Here is a continuation of a good article on patient expectations; below are the top five changes, according to the author. To view the first half of the article with the bottom five changes, click here.
Expectation #5 — Better Coordinated Care: Between greater cost-sharing and horror stories about duplicate therapies, patients expect their providers to coordinate the care and achieve better outcomes.
Expectation #4 — More Outpatient Procedures: Most insurance plans incentivize patients to select outpatient procedures over inpatient. Studies confirm that patients experience better outcomes and report higher satisfaction. The last of this win-win situation is outpatient settings are less expensive. The author also makes a case for more single-purpose ASCs.
Expectation #3 — New Alternatives to Pay for Care: Because of the large number of uninsured as well as high deductible plans, innovative payment options are a requirement for today’s patients. Flexibility that allows patients to seek care for chronic conditions and avoid acute (and costly) exacerbations translates into better health.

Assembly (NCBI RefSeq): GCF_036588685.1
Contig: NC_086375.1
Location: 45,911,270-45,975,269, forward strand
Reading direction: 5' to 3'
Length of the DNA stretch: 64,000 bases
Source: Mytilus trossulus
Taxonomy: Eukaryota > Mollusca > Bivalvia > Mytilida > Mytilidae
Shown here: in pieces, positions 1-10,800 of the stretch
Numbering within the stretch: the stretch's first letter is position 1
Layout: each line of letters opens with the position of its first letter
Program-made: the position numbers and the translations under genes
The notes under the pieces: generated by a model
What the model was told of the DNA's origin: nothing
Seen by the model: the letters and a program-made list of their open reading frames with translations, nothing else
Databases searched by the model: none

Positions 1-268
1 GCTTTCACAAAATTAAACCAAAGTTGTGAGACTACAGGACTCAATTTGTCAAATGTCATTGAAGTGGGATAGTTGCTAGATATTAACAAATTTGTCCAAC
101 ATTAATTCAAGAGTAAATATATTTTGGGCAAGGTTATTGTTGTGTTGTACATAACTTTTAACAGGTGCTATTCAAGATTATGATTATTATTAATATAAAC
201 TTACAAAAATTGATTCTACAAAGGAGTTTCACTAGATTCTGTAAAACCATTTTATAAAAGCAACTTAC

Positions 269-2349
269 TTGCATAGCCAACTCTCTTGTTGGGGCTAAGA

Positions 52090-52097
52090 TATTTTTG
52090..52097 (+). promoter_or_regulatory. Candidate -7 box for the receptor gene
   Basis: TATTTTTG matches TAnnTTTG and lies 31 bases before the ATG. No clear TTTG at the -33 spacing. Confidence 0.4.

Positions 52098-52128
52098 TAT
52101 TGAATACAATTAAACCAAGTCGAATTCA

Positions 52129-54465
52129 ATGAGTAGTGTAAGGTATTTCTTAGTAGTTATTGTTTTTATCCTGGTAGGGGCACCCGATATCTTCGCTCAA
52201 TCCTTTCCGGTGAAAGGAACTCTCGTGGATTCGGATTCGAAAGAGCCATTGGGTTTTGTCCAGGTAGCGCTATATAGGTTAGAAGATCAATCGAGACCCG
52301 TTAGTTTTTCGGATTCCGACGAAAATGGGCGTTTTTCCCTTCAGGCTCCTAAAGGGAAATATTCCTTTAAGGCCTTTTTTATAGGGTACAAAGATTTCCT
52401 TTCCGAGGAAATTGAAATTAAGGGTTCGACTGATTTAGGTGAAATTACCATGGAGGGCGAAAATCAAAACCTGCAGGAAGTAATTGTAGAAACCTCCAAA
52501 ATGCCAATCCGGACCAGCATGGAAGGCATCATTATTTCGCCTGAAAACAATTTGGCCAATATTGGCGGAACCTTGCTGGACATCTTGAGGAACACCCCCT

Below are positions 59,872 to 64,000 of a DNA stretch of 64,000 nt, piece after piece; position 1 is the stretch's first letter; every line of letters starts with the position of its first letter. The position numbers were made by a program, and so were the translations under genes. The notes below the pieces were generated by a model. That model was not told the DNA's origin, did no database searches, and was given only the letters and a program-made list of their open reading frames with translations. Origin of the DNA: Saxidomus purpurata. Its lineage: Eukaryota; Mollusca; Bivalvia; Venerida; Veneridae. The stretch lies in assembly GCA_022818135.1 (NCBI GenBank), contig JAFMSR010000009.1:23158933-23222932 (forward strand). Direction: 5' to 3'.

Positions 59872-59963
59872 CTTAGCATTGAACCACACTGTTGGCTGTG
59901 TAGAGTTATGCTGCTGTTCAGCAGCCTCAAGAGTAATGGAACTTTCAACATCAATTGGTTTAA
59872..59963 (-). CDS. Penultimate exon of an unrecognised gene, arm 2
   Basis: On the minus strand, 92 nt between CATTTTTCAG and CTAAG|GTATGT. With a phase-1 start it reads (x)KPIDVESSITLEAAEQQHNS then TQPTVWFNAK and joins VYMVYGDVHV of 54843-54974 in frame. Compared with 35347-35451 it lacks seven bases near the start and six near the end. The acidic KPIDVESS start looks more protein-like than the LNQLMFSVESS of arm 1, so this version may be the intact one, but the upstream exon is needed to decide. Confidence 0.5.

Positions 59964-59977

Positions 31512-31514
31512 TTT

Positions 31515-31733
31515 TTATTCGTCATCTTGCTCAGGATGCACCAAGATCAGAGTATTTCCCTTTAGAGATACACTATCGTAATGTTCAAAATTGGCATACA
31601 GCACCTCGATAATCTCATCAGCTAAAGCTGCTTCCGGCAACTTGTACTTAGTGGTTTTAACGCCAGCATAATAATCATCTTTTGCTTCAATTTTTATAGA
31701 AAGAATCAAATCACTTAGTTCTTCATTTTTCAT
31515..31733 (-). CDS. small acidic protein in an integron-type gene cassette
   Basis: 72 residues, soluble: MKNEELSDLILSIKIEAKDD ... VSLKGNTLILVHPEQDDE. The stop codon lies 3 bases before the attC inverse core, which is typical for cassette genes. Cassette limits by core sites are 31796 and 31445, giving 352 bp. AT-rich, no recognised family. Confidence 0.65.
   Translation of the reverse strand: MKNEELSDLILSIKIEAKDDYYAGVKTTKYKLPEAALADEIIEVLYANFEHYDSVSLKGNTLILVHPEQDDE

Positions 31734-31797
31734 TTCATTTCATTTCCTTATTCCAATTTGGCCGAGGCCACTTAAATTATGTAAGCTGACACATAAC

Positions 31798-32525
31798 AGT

Expectation #2 — Customer Service, Technology, and Outcomes: Since the Internet factors greatly into a patient’s healthcare journey, it stands to reason that a provider’s website can be very useful. The author encourages providers to go beyond the marketing brochure approach and create a service delivery point. The second part of this expectation is that patients are increasingly voting with their feet. As patients experience more flexibility of payment, they will gravitate to quality-focused settings where they also feel valued. Finally, the author reminds us that perception is reality and the customer is the judge. The whippersnapper MDs need to convey experience (especially to us old fogies who don’t think they’re old enough to shave or drive!) while their seasoned counterparts need to impress their patients with command of technology and newer standards of care.
Expectation # 1 — Access to Care: It’s no surprise that accessing care is the main issue for most patients. Most patients who experience long waits get irritable. If they’re already sick, the outcome can be combustible. Providers should assess their office flow (or throughput, in newfangled lingo) to make sure services are delivered promptly. The use of physician extenders (PAs, ARNPs, etc.) are more widely accepted by patients and can alleviate a backlog.